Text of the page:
YPSILANTI, Mich. (AP) — Earl Johnston was 12 when he got his first job, a paper route that he quickly expanded by “buying out” additional routes from other, less industrious boys.
After high school, he enrolled in a program to become an industrial electrician.
“With that journeyman’s card in my back pocket, I had never had trouble finding work — ever,” he said.
Like many people in the prime of their working life Johnston, now 56, always thought he would have plenty set aside for retirement, and if he didn’t, he could always work a little longer. “At least up to 65,” he thought.
What Johnston didn’t plan for was the degenerative spinal condition that made being on his feet for a 12-hour shift all but impossible.
“I could be making lots and lots of money right now, but nobody in manufacturing is going to hire a 50-something guy who can’t stay on his feet,” he said.
Johnston’s story might be chalked up to simple bad luck. But it serves as an example of the rapidly changing expectations that seniors have for being able to work well past traditional retirement age, and in some cases, dismissing the idea of retirement altogether.
According to the 2015 Employment Benefit Research Institute Confidence Survey, the percentage of workers aged 25 and over who planned on working past 65 has increased steadily from 11 percent in 1991 to 36 percent in 2015.
But those expectations aren’t always achievable.
The University of Michigan Health and Retirement Study found that 37 percent of respondents didn’t reach the retirement age they had set when they were 58.
“The first, and maybe the most obvious explanation people give for early retirement is health,” said Boston College research economist Geoff Sanzenbacher, co-author of a working paper investigating causes for this mismatch between retirement expectations and reality.
“People don’t fully grasp how big an impact health has on your ability to work. You may be 58 and have some arthritis, but you don’t fully appreciate how much that could affect you going forward.”
The second most common reason was layoffs or business closings, followed by familial factors, such as a spouse retiring, he said.
The average retirement age has been inching up for years now. People are living longer, tend to be more educated and have better access to white collar jobs that don’t require a lot of manual labor. Women are also reaching older age with more skills and longer work histories than their mothers and grandmothers.
Even as roughly two-thirds of workers do make it to the age they planned to retire, a report by the Hamilton Project at Brookings Institution suggests that a growing percentage of them are entering retirement on shaky financial footing.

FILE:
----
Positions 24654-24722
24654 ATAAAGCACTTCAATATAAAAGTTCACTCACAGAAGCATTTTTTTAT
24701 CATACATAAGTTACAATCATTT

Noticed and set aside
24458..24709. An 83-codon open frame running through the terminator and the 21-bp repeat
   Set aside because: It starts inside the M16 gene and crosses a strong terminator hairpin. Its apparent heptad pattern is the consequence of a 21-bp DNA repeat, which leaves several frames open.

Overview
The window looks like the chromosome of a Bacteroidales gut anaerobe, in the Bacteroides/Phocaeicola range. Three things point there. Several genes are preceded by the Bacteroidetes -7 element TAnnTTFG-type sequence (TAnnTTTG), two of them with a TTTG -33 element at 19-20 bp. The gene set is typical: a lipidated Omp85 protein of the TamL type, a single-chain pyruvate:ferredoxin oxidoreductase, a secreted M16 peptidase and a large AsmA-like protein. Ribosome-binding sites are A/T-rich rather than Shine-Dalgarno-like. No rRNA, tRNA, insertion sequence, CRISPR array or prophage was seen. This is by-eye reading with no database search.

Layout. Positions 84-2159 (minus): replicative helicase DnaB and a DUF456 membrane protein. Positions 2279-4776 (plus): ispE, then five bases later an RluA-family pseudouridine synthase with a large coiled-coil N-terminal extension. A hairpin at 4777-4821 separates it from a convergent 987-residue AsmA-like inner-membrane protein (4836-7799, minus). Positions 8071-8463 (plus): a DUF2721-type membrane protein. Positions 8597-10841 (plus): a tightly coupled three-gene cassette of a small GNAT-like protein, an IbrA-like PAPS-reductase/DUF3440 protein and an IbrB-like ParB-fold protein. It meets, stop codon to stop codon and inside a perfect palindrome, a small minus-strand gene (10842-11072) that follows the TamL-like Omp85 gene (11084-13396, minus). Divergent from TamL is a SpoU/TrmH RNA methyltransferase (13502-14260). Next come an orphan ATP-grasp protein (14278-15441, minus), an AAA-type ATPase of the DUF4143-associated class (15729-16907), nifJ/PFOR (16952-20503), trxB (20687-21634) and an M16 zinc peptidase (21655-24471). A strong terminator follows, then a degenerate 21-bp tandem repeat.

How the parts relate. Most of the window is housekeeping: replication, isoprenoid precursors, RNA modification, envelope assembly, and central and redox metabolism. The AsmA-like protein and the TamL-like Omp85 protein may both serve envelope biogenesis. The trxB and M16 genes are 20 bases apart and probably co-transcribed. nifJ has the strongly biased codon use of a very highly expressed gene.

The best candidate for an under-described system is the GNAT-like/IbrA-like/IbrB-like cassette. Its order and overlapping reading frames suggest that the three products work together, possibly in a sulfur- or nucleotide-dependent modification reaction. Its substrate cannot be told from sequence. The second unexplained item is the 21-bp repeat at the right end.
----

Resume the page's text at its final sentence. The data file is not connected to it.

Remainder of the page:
There’s also the perception that working longer is the best way to bridge the gap between retirement needs and resources.
“It’s become a kind of Band-Aid solution to growing concerns many workers have about retirement readiness,” says Ruth Davis Konigsberg, a contributor to Money.com and a director at Arden Asset Management.
“In some cases, working longer can help, and there certainly are other benefits to working longer, but we can’t just extend our working lives indefinitely. There is just too much uncertainty in that scenario.”
2018 was going to be a banner year for Karen Hoffmann, 64. That was the year the mortgage on her St. Louis home would be paid off, and she and her husband were planning to retire.
But Hoffman received notice late in 2015 that she was being let go from her job as a senior trainer for Verizon.
“Right now we just have to re-evaluate,” she says. “Originally we thought we could go South for the winter for a month or two, now I don’t think we’ll be able to do that.”
Between their savings and Social Security, Hoffmann estimates that she might have enough money to retire a few years early. Still, the prospect of unforeseen health care costs is unnerving. And, if she does take a new job, for less pay, she worries it would change her future Social Security payouts.
“Do I go look for a job? Part of me says yes, but I honestly don’t know,” Hoffmann said.
“Could I fill up my time with retirement? Sure. I have two grandkids. In that respect, being retired would be nice. But, I don’t think I’ll ever be ready for the financial side of things.”
ERBI survey: https://www.ebri.org/surveys/rcs/
University of Michigan Health and Retirement Study: http://hrsonline.isr.umich.edu/
EDITOR’S NOTE — Adam Allington is studying aging and workforce issues as part of a 10-month fellowship at The Associated Press-NORC Center for Public Affairs Research, which joins NORC’s independent research and AP journalism. The fellowship is funded by the Alfred P. Sloan Foundation.